Yes, that's right, the Porcelain Tower of Nanjing, part of the Great Bao'en Temple, makes the alternate list of wonders, along with sites such as the Hagia Sophia, Leaning Tower of Pisa, and the Great Wall, at least according to the Wikipedia article 'Wonders of the World':
The Porcelain tower dates back to the early 15th century during the reign of the Ming Dynasty, but the site had been used as a temple for over one thousand years since the era of the six dynasties, and what became known as the Great Bao'en Temple was a highly notable site in the history and spread of Buddhism.
|An Arch from the Original Ming Pagoda, |
today in the Nanjing Museum.
Unfortunately though, in the 1850s, Nanjing became the epicenter of what is to date the world's deadliest civil war - the Taiping Rebellion, which killed between 20 and 100 million Chinese - possibly making it the deadliest conflict in human history.
Being the center of it all, the lower Yangtze saw the most destruction when it came to historical sites, and the pagoda was no different. Not only was much destroyed in the fighting, but the Taiping rebels, believing that their leader was a brother to Jesus Christ, destroyed what they saw as pagan idols.
The tower may have also been destroyed to stop the Imperial army from capturing it and using it as an observation tower over the rebel capital of Nanjing. And so the tower and complex were destroyed, and that could have been the end of the story.
But it wasn't.
Reconstructing a Wonder
It's the year 2010, and the Nanjing Municipal Government has decided to rebuild the wonder that once brought so much pride to locals and awe to foreign visitors. And with it, came the largest single donation in Chinese History, a Billion Yuan, by Chinese Dollar Billionaire and Philanthropist Wang Jianlin.
And in 2015, the modern version of the great Bao'en Temple and Pagoda opened to the public. But when talking about it with my colleagues, I was surprised at how few had even heard of it.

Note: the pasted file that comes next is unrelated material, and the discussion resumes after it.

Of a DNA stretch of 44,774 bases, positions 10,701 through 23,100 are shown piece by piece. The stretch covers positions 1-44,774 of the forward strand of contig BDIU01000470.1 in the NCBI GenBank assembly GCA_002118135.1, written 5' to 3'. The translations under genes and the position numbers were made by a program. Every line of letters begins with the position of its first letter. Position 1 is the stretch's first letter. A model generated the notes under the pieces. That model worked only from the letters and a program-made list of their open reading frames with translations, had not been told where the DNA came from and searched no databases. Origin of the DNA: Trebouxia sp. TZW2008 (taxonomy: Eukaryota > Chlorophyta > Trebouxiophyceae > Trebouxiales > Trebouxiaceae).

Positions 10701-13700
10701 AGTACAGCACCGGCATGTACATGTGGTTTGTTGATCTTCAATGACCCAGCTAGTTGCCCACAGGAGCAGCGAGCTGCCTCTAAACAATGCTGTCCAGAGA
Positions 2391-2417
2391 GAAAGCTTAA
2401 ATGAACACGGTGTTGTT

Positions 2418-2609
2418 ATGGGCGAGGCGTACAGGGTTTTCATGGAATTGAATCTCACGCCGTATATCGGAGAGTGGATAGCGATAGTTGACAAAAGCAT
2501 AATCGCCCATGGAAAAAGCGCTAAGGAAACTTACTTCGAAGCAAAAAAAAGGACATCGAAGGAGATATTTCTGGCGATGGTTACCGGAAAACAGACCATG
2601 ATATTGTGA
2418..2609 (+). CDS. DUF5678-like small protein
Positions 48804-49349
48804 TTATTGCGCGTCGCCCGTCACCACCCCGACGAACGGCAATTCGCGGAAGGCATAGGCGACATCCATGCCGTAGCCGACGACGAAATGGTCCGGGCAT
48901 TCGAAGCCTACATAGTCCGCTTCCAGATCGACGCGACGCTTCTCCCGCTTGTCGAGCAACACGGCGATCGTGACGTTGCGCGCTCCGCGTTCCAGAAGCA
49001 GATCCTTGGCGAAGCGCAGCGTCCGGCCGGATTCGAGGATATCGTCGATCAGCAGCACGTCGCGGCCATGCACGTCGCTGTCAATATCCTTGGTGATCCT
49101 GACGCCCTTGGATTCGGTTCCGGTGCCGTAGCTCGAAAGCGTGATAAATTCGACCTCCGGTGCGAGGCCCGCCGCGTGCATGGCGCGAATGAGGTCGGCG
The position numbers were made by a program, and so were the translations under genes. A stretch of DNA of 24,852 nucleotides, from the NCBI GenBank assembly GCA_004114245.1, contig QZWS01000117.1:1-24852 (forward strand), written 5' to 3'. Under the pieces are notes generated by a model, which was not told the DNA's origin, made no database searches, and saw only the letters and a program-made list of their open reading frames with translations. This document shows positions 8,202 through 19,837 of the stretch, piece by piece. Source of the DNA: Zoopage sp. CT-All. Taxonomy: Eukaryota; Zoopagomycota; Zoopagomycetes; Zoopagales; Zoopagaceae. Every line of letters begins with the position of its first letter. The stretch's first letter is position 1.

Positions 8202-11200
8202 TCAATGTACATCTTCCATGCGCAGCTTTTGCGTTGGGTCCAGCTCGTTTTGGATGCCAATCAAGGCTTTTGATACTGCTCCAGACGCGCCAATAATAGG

Either way, in July 2018, I thought I'd pay a visit:
The reconstruction has thus been built in a layout much like the original versions - the pagoda being in the courtyard with a surrounding 'cloister' like structure, this time rebuilt in orange . This was where replicas and artifacts of the original temple were exhibited, and it's history explained.
As you can see, the building combines both traditional Chinese architecture with its ultra-modernness:
So too, on the inside was there a combination of ultra-modernity with the old - the latter appearing in the form of original artifacts along with replicas, as well as paintings and models of the site as it appeared in the Ming era:
But what about the Tower itself?
Traveling up to the top was certainly well worth the view - the pagoda being just south of the City Wall and the Zhonguamen, with the 'old town' and Fuzimiao located just to the north. Beyond on the left is Xinjeikou, Nanjing's Central Business District.
Although the structure was largely glass, the interior walls had their Buddhas:
So why rebuild and old wonder in such a modern style?
As soon as I saw the Pagoda complex when passing by on metro one day, the obvious question came to mind. Why rebuild such a historic sight in such a hybrid traditional + modern style, when in the west, we would always try to be as authentic as possible?
Given that each previous reconstruction of the temple had been built to conform or to surpass then contemporary standards, why not also build the 21st Century reconstruction to our latest designs?
And it also shows how the designers see China's modernity and progress in the twenty-first century. Far from seeing it as an abandonment of Chinese civilization, they see it as a renewal of Chinese tradition and past glory - 21st Century modernity is Chinese Civilization par excellence.
And so why not include that modernity in a such a proud historical site?
And let's face it, compared to the dark days of the 19th and 20th Centuries, it is very easy to see the 21st Century as a return to past tradition and glory - no longer is China being overrun by foreign invaders or torn apart by Civil War - and whereas the China of the 20th Century either didn't have the conservationist attitudes, political stability or the funds to rediscover and reinvent her old glories, now in the current glory days she has all three.
And my visit both to the Pagoda itself, and the nearby newly constructed 'old town' both proved exactly that - China's 21st Century is re-appreciating and rebuilding it's old heritage, and is doing so in light of her present day advancements as a country.